PepsiCo UK Aims to Ditch Fossil Fuels by 2023
PepsiCo UK and Ireland‚Äôs second environmental sustainability report says the company will make sure all energy for its manufacturing and distribution in the two countries is from renewable sources within the next 13 years.
Currently 4 percent of PepsiCo UK’s energy, and 17 percent of its electricity, is from renewables.
PepsiCo UK also says it will replace its entire delivery fleet with ‚Äúthe latest low-emissions vehicles‚ÄĚ.
“I’m pleased that amidst the economic challenges presented by the last year, we have delivered good progress against many of our commitments,” president Richard Evans said.
“However, our journey on the ‘path to zero’ does not end here. We have set ourselves purposefully stretching targets to unplug from the water grid, become fossil fuel free, reduce packaging and landfill waste and increase our use of renewables.”
Evans recently called for the UK government to simplify its renewable energy legislation.
PepsiCo UK last year announced a goal to halve its key growers‚Äô agricultural carbon emissions by 2015.
The company says it aims to use zero water intake at its largest manufacturing sites within ten years. It has trialled technology to extract water from potatoes and has cut water use at British factories by 13 percent per kg of productin.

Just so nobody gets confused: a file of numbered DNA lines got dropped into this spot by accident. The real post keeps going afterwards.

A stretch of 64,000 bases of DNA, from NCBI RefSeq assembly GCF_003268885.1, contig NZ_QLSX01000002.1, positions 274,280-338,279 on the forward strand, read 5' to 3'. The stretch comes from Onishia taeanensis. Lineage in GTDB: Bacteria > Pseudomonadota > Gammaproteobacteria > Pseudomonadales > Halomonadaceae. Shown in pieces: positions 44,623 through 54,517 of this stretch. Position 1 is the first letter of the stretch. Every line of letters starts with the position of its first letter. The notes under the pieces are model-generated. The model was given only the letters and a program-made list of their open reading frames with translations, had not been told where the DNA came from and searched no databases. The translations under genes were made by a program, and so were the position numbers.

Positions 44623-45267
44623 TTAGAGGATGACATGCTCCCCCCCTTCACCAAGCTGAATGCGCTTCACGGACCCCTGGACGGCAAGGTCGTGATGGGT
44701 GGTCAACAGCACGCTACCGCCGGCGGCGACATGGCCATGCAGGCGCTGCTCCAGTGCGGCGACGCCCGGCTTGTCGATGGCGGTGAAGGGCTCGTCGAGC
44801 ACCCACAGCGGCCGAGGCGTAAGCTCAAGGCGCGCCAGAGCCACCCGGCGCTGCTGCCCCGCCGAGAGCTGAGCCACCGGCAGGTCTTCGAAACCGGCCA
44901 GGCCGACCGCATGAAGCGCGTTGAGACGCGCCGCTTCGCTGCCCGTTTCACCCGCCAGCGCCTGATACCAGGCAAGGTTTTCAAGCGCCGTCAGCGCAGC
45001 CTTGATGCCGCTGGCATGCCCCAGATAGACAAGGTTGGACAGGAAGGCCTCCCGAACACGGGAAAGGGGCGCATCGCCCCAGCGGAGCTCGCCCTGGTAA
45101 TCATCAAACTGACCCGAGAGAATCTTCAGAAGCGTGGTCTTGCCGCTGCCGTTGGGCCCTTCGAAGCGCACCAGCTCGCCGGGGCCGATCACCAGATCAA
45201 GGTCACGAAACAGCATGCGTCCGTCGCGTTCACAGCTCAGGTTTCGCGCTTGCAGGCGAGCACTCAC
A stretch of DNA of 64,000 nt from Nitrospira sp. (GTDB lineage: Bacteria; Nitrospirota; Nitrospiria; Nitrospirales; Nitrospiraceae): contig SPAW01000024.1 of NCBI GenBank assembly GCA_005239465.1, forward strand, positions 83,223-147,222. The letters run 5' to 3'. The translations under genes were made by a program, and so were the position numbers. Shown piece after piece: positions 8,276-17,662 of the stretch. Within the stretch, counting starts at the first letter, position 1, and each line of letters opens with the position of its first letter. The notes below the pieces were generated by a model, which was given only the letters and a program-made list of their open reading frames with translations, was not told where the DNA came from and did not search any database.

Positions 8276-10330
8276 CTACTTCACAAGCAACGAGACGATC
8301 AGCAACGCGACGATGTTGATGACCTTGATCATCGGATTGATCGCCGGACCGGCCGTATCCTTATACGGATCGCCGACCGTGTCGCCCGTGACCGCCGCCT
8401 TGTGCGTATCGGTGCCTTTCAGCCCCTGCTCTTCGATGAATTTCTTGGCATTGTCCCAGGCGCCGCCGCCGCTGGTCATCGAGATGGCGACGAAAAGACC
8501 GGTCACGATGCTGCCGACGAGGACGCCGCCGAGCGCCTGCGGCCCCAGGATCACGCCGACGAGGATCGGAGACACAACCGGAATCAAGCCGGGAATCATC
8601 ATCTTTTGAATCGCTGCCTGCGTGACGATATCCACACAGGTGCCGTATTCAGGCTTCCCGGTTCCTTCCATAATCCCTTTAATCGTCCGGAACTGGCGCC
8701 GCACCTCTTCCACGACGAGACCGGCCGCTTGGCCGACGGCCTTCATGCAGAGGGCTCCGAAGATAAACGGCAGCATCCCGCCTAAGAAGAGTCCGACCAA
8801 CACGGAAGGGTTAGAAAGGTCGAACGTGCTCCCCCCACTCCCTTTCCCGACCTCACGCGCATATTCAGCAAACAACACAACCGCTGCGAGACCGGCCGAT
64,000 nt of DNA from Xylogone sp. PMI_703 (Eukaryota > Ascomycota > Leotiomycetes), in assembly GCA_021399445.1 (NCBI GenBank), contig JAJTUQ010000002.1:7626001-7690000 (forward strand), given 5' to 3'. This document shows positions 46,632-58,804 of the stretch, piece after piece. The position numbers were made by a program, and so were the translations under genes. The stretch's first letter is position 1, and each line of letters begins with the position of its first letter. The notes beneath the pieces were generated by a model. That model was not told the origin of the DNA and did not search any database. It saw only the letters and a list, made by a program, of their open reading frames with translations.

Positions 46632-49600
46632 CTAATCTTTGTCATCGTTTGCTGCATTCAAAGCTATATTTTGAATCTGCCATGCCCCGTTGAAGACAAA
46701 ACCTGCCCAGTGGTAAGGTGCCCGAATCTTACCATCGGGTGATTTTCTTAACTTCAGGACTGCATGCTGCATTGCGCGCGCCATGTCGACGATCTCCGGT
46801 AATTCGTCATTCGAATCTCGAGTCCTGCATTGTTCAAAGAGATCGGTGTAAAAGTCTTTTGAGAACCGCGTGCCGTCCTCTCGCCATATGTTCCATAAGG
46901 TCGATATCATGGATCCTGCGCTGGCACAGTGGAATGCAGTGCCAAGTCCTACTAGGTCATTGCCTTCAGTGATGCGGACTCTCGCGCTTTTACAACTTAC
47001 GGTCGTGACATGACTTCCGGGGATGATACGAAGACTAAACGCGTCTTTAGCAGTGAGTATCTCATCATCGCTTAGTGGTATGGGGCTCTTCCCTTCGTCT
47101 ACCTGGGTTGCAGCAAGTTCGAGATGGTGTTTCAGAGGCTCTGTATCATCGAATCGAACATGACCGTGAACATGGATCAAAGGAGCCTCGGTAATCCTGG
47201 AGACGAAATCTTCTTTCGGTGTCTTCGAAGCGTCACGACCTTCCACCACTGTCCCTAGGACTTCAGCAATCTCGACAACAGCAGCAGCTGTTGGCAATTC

“Water is the poor second cousin of carbon,” PepsiCo UK vice president of operations Walter Todd said. “In the UK I do believe that unless you can show you are a responsible water steward from an agricultural and manufacturing perspective there are areas in the UK that will limit you ability to operate.”
The company also said it will achieve zero landfill waste across its supply chain within ten years, and by 2018 wants all its product packaging to be renewable, recyclable or compostable.
Nine of PepsiCo UK‚Äôs manufacturing and distribution sites have achieved zero landfill waste so far, the company said, cutting total landfill waste by 71 percent.
PepsiCo UK brand Walkers is looking at using potato peels to make more environmentally friendly chip bags.
But the sustainability report said PepsiCo UK missed a target of reducing Walkers’ packaging weight by 10 percent by 2010.
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